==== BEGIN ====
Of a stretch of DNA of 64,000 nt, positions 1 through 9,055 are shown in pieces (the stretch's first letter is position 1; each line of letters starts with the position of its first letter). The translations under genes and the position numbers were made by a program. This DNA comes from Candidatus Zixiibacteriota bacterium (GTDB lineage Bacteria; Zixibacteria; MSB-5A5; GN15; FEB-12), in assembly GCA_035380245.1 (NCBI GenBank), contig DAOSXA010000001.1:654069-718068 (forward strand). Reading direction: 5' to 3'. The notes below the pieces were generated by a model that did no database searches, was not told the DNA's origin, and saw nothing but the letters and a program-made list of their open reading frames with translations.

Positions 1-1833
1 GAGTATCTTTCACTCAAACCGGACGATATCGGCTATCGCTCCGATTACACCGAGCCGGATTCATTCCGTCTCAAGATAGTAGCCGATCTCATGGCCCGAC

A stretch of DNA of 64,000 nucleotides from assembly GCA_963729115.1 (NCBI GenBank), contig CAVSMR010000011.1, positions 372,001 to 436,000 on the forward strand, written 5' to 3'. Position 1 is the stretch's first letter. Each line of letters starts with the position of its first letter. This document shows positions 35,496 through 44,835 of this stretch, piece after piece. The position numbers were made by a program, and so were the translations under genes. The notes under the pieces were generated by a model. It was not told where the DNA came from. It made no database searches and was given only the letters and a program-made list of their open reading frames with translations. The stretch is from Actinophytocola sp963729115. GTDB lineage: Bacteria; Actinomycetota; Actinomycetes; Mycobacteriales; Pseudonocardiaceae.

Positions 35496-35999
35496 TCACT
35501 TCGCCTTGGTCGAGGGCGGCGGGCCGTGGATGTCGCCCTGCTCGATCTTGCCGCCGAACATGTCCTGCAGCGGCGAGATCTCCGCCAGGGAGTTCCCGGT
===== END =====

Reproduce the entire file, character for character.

Of a stretch of DNA of 64,000 nt, positions 1 through 9,055 are shown in pieces (the stretch's first letter is position 1; each line of letters starts with the position of its first letter). The translations under genes and the position numbers were made by a program. This DNA comes from Candidatus Zixiibacteriota bacterium (GTDB lineage Bacteria; Zixibacteria; MSB-5A5; GN15; FEB-12), in assembly GCA_035380245.1 (NCBI GenBank), contig DAOSXA010000001.1:654069-718068 (forward strand). Reading direction: 5' to 3'. The notes below the pieces were generated by a model that did no database searches, was not told the DNA's origin, and saw nothing but the letters and a program-made list of their open reading frames with translations.

Positions 1-1833
1 GAGTATCTTTCACTCAAACCGGACGATATCGGCTATCGCTCCGATTACACCGAGCCGGATTCATTCCGTCTCAAGATAGTAGCCGATCTCATGGCCCGAC

A stretch of DNA of 64,000 nucleotides from assembly GCA_963729115.1 (NCBI GenBank), contig CAVSMR010000011.1, positions 372,001 to 436,000 on the forward strand, written 5' to 3'. Position 1 is the stretch's first letter. Each line of letters starts with the position of its first letter. This document shows positions 35,496 through 44,835 of this stretch, piece after piece. The position numbers were made by a program, and so were the translations under genes. The notes under the pieces were generated by a model. It was not told where the DNA came from. It made no database searches and was given only the letters and a program-made list of their open reading frames with translations. The stretch is from Actinophytocola sp963729115. GTDB lineage: Bacteria; Actinomycetota; Actinomycetes; Mycobacteriales; Pseudonocardiaceae.

Positions 35496-35999
35496 TCACT
35501 TCGCCTTGGTCGAGGGCGGCGGGCCGTGGATGTCGCCCTGCTCGATCTTGCCGCCGAACATGTCCTGCAGCGGCGAGATCTCCGCCAGGGAGTTCCCGGT